Popular Science

Parrots can play, but what about sturgeons?

- by SARA KILEY WATSON / illustrati­on by VALERIO PELLIGRINI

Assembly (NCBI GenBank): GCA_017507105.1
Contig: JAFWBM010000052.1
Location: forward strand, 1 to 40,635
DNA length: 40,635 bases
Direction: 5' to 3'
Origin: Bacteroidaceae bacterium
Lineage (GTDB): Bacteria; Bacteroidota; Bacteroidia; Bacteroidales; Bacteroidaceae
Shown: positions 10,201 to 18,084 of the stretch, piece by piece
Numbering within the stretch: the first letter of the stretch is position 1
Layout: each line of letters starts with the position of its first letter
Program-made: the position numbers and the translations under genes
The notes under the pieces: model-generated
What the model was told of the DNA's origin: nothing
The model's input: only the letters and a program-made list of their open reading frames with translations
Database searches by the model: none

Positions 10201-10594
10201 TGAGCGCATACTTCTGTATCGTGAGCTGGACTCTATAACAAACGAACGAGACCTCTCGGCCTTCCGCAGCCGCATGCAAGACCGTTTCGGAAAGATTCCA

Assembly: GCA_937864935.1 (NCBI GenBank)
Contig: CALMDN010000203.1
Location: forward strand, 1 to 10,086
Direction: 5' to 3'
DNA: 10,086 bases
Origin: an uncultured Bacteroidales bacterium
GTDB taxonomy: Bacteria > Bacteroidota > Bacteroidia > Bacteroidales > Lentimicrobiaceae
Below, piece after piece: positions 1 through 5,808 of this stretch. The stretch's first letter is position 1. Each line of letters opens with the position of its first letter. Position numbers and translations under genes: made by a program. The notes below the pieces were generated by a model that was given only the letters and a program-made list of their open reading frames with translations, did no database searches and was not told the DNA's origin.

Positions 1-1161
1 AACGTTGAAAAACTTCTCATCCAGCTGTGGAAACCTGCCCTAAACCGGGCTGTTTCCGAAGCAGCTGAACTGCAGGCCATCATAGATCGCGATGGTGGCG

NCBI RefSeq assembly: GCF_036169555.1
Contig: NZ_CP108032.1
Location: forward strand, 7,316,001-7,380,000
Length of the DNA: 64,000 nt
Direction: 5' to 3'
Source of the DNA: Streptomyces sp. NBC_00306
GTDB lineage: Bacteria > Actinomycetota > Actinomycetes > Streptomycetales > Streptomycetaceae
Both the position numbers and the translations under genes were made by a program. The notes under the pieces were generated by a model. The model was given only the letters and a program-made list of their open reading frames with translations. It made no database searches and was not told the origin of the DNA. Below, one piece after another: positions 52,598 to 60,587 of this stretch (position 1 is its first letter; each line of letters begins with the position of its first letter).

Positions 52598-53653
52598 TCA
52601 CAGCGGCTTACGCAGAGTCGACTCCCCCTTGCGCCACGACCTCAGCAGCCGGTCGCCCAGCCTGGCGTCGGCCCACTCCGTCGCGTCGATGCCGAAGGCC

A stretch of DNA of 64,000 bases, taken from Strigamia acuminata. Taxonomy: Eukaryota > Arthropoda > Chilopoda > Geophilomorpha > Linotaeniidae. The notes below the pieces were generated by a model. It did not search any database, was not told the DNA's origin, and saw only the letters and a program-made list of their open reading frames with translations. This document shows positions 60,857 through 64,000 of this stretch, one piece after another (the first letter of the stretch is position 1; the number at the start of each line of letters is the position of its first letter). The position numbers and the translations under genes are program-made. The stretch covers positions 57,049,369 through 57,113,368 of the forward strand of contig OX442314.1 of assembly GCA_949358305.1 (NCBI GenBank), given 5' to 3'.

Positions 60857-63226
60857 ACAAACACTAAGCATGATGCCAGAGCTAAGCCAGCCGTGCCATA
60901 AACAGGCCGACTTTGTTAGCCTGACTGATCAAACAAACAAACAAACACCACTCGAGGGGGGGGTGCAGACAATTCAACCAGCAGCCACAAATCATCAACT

HUMANS DON’T HAVE A MONOPOLY ON horsing around. Animals of all sorts use play to prepare for real-world situations—but their shenanigan­s can look pretty different from ours. You might catch baby rats mischievou­sly battling to figure out how to fight, or Komodo dragons sticking their heads into buckets to learn about communal feeding. It’s also easy to anthropomo­rphize and misinterpr­et actions as gestures of joy that are actually signs of distress or just indifferen­ce. So biologists have to develop rules to try to establish what’s play and what’s not. This Venn diagram plots five basic criteria used in animal behavior research to reveal which critters are goofing off for real.

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